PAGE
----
Deepwater Horizon oil rig following the April 20 explosion that led to
the oil spill in the Gulf of Mexico. Transocean leased the rig to BP and
Halliburton was responsible for the cement job in the well
that some have called the cause of the blowout.
(Photo by US Coast Guard/Courtesy of SkyTruth)
US Coast Guard and Bureau of Energy Management hearings in Houston illuminate a kerfuffled Deepwater Horizon rig
By Nicholas Moroni
The joint US Coast Guard/Bureau of Energy Management federal hearings into the ongoing oil saga in the gulf continue today in Houston; however, yesterday's session was marred with a self-inflicted portrayal of disorganization among the leaders aboard the ill-fated Deepwater Horizon oil rig - which sank on April 20, killing 11 crew members.
Transocean - the company that leased the rig to BP - operatives were on the hot seat yesteday as federal officials pushed to reveal a lack of communication and organization that in no way facilitated the crew's response to the blown-out well. When US Coast Guard Capt. Hung Nguyen asked rig manager Paul Johnson matter-of-factly, "Are you clear who was in charge?"; Johnson replied, "I'm not sure."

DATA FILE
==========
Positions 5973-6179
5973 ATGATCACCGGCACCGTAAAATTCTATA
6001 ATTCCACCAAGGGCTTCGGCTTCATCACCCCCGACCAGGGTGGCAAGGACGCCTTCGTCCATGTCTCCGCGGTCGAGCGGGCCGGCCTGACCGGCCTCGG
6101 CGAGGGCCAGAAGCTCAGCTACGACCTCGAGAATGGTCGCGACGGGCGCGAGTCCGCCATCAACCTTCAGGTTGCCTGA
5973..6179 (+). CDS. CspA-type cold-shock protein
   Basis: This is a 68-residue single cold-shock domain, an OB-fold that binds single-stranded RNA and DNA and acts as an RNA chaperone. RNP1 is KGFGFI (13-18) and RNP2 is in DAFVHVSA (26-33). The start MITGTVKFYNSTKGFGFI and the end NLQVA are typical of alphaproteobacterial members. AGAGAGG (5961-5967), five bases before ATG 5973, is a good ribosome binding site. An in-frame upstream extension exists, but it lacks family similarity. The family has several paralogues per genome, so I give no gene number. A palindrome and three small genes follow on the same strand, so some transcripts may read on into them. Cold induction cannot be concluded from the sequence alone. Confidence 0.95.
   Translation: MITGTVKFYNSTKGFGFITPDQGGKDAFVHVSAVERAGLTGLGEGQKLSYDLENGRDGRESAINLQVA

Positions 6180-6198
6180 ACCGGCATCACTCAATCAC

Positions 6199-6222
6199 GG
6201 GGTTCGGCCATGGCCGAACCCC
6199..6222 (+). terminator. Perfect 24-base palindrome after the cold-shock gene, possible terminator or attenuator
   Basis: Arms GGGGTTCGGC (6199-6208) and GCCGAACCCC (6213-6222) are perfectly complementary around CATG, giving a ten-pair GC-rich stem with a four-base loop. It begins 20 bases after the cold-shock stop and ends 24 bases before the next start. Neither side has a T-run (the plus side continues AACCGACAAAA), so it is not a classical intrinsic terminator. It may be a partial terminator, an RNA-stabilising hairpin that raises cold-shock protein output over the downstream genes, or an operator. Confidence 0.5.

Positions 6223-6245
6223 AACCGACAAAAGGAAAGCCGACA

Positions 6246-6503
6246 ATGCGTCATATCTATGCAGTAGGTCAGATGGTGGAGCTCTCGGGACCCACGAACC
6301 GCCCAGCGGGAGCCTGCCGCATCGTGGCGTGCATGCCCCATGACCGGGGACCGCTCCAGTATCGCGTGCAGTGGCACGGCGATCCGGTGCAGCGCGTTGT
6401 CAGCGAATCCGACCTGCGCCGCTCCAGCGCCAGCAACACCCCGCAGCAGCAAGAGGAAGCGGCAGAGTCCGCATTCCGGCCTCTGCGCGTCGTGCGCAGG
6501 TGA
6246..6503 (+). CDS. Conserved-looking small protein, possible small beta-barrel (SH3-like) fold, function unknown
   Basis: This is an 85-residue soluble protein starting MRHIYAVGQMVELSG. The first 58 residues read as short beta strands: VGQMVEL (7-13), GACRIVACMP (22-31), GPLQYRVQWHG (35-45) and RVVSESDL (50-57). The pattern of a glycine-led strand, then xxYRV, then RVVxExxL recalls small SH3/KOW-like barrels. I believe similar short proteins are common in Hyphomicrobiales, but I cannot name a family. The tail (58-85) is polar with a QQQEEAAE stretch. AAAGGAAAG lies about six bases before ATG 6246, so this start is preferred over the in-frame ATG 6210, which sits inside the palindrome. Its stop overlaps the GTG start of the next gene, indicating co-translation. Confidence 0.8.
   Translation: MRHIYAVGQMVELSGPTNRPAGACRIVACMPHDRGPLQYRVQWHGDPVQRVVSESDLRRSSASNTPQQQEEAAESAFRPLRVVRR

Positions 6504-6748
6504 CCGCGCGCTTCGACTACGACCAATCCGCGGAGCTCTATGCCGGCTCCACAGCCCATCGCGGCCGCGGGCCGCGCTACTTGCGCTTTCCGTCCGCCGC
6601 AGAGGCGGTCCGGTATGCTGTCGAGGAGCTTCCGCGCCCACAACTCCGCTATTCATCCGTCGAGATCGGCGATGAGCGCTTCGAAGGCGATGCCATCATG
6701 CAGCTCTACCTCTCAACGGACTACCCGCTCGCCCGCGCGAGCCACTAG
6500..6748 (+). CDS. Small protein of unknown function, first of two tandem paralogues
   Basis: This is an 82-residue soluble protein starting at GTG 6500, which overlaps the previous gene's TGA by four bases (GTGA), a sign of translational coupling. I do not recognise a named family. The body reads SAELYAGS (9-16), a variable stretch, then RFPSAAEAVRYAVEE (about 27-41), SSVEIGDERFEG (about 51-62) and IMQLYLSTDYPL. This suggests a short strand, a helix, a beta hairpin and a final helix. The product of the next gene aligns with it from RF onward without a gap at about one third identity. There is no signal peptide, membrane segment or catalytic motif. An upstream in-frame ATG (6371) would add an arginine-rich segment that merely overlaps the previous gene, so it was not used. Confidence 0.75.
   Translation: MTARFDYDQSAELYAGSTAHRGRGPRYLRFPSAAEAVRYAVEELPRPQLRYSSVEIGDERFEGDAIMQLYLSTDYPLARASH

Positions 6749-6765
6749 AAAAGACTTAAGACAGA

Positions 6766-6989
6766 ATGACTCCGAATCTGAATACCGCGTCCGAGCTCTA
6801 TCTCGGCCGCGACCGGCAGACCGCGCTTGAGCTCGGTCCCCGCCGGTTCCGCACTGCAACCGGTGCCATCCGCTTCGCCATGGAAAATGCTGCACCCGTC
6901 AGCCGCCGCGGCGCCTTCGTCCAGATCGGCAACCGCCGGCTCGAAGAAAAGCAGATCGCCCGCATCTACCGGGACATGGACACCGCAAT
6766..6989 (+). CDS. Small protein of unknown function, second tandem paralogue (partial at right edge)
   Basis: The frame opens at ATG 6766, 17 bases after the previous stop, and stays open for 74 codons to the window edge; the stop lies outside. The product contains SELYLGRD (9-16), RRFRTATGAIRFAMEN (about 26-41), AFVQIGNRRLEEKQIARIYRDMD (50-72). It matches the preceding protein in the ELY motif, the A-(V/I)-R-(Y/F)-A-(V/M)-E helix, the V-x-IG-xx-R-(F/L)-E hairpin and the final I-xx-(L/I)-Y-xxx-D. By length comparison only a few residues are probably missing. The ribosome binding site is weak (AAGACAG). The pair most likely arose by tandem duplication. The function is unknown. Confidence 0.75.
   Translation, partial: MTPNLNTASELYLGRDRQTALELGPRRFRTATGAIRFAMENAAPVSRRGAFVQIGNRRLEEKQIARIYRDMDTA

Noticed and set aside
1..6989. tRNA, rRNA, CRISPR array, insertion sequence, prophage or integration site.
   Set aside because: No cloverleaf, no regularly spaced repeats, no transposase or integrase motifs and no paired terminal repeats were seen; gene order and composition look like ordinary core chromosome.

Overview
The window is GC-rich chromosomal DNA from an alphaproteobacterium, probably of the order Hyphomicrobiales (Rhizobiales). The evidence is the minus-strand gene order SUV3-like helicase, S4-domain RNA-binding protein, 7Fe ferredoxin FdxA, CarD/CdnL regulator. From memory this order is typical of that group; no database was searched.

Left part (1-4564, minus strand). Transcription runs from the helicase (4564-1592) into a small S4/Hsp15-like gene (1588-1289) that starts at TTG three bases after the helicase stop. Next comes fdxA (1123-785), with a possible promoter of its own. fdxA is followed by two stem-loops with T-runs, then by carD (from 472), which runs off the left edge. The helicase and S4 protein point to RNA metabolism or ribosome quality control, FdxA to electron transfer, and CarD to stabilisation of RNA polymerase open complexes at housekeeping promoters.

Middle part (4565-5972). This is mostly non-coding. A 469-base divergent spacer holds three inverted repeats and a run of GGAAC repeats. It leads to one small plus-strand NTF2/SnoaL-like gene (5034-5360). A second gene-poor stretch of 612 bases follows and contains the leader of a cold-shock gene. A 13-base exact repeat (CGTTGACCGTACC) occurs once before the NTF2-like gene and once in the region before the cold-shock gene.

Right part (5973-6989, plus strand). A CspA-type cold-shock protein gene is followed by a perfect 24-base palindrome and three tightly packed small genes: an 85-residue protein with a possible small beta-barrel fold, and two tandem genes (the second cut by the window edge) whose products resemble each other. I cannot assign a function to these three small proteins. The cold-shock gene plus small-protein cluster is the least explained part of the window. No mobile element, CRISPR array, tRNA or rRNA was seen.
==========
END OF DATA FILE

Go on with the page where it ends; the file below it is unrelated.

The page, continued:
The Los Angeles Times also reported that after the blowout, crew members were awaiting orders from senior personnel - orders they never received.
Daun Winslow, a Transocean division manager, claimed that Curt Kuchta, the rig's captain, turned to him to inquire as to whether or not he should perfrom an emergency disconnect of the drill from the well. Winslow also said he had to urge Kuchta to deploy the lifeboats.
The LA Times also published a series of troubling findings from a September 2009 audit of the rig that were summoned at yesterday's hearings - among them:
- Not all relevant personnel on the rig were knowledgeable about drilling and well operation practices.
- A review showed significant overdue maintenance jobs that required more than 3,545 man hours.
- No single person on board could account for which alarms had been disabled and for what reason.
- A warning on understaffing was issued saying that any further reduction of experienced personnel may be "detrimental to the performance of the rig."
One of the Halliburton employees expected to testify today was supposedly in direct contact with Morel and other BP representatives about the cement job in the weeks leading up to the well explosion. A faulty cement job by Halliburton may have caused the explosion: if the cement is not properly set in a well, oil and gas can mix and surge up the well at extremely high rates of speed, causing an explosive force.
As the federal hearings continue, and perhaps the finger-pointing, the question of whether or not these companies and other BP associates will be shielded under claimants' agreements to waive litigation following a settlement with attorney Ken Feinberg's Gulf Coast Claims Facility - something Feinberg is still pondering.